Verse > Anthologies > T. H. Ward, ed. > The English Poets > Vol. III. Addison to Blake
Thomas Humphry Ward, ed.  The English Poets.  1880–1918.
Vol. III. The Eighteenth Century: Addison to Blake
The Old Coquette (from Satire V, on Women)
By Edward Young (1681–1765)
‘BUT adoration! give me something more,’
Cries Lycé on the borders of threescore.
Nought treads so silent as the foot of Time:
Hence we mistake our autumn for our prime.
’Tis greatly wise to know before we ’re told        5
The melancholy news that we grow old.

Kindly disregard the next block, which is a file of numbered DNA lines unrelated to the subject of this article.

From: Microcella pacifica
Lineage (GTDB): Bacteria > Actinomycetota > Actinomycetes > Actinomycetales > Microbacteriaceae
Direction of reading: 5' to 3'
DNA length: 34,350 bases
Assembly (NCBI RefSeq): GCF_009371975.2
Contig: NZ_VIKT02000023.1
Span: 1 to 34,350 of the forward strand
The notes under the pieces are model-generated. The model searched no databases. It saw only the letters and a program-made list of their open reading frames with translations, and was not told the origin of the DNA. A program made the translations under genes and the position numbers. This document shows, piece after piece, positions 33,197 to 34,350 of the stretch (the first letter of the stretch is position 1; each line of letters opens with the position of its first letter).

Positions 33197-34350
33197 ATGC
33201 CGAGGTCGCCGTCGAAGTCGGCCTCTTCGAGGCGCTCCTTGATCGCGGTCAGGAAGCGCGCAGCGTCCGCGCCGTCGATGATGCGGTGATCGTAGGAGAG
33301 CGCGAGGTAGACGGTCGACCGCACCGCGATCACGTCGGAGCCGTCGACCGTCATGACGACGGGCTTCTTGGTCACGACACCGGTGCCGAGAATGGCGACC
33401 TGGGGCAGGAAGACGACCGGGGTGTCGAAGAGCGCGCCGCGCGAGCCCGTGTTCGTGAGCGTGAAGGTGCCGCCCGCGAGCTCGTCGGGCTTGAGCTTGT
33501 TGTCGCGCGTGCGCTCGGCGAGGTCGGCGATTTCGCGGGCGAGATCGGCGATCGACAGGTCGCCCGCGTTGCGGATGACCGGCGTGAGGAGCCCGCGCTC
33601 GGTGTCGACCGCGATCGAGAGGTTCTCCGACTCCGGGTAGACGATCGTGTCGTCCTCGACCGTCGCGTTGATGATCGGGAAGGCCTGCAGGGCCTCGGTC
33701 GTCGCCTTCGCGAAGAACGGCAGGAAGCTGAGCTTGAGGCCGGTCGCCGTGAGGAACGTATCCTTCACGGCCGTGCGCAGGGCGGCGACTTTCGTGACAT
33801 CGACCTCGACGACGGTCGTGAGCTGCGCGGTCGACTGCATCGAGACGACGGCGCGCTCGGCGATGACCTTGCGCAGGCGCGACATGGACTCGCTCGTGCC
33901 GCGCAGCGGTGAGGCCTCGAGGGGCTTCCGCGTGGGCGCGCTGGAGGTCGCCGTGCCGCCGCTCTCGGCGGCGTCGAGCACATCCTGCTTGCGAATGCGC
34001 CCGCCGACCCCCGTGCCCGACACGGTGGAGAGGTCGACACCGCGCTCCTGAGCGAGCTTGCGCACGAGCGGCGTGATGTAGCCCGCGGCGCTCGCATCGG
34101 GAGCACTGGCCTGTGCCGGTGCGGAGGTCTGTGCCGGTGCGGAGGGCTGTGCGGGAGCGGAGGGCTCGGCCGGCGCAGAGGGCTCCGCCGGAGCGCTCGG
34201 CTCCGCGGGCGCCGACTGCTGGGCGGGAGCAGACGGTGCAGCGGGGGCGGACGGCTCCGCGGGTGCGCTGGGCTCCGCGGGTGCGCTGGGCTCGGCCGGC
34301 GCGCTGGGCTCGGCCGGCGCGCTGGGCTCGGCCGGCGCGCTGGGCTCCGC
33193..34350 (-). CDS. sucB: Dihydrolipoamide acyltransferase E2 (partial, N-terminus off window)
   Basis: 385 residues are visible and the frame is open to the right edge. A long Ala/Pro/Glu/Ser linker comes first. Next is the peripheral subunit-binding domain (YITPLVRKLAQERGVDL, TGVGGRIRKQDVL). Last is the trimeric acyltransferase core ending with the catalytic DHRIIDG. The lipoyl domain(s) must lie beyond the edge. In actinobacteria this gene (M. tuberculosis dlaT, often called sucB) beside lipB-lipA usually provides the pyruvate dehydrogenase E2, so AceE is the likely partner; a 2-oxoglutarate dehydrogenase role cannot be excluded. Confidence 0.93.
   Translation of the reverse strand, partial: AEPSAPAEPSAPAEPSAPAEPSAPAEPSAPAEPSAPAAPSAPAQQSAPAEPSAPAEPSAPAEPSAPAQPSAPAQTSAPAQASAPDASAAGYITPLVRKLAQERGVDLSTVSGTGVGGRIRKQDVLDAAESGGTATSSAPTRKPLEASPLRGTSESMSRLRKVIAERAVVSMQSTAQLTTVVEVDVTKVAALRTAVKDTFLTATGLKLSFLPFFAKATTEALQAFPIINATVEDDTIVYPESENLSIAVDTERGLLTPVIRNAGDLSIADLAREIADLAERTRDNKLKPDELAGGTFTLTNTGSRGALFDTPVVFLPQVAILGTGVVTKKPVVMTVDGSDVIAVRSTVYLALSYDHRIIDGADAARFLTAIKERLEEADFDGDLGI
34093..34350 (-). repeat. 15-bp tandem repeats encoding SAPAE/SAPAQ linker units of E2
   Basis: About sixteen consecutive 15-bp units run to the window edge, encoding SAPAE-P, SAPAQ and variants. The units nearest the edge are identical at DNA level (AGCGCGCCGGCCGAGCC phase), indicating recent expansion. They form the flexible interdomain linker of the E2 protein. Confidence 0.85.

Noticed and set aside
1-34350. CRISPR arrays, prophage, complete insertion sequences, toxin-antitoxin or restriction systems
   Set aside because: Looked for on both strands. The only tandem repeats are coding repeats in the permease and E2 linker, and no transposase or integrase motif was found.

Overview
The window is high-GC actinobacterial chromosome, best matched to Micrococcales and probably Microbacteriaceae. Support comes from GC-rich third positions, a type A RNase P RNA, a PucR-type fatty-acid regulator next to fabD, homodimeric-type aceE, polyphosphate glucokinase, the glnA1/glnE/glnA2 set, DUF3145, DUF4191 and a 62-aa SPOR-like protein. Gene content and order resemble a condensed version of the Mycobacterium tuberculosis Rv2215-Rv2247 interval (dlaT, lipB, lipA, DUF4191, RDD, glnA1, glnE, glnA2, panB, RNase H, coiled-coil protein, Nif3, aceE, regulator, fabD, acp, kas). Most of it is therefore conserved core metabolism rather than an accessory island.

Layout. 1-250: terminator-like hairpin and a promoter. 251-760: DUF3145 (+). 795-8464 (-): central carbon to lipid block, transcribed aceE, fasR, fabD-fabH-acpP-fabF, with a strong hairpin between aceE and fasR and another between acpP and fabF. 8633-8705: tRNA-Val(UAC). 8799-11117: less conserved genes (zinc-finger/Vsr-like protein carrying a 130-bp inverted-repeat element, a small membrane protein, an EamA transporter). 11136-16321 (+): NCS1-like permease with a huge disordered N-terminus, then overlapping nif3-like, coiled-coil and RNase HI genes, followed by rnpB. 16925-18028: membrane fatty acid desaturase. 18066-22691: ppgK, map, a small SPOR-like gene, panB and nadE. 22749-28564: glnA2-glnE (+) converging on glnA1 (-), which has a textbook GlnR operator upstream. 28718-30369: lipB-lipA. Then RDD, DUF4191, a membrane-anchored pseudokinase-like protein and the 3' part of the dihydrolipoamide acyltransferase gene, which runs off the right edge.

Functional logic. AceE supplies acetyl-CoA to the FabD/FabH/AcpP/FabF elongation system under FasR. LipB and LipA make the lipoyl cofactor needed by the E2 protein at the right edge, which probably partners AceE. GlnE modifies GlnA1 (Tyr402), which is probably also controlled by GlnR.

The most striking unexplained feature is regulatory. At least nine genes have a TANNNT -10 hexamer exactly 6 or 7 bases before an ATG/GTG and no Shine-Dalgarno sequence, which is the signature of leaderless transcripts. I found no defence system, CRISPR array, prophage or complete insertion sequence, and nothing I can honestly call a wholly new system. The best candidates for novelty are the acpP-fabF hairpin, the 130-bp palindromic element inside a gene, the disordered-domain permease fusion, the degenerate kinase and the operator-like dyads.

Autumnal Lycé carries in her face
Memento mori to each public place.
O how your beating breast a mistress warms
Who looks through spectacles to see your charms,        10
While rival undertakers hover round
And with his spade the sexton marks the ground!
Intent not on her own, but others’ doom,
She plans new conquests and defrauds the tomb.
In vain the cock has summoned sprites away,        15
She walks at noon and blasts the bloom of day.
Gay rainbow silks her mellow charms infold,
And nought of Lycé but herself is old.
Her grizzled locks assume a smirking grace,
And art has levelled her deep furrowed face.        20
Her strange demand no mortal can approve,
We ’ll ask her blessing, but can’t ask her love.
She grants, indeed, a lady may decline
(All ladies but herself) at ninety-nine.

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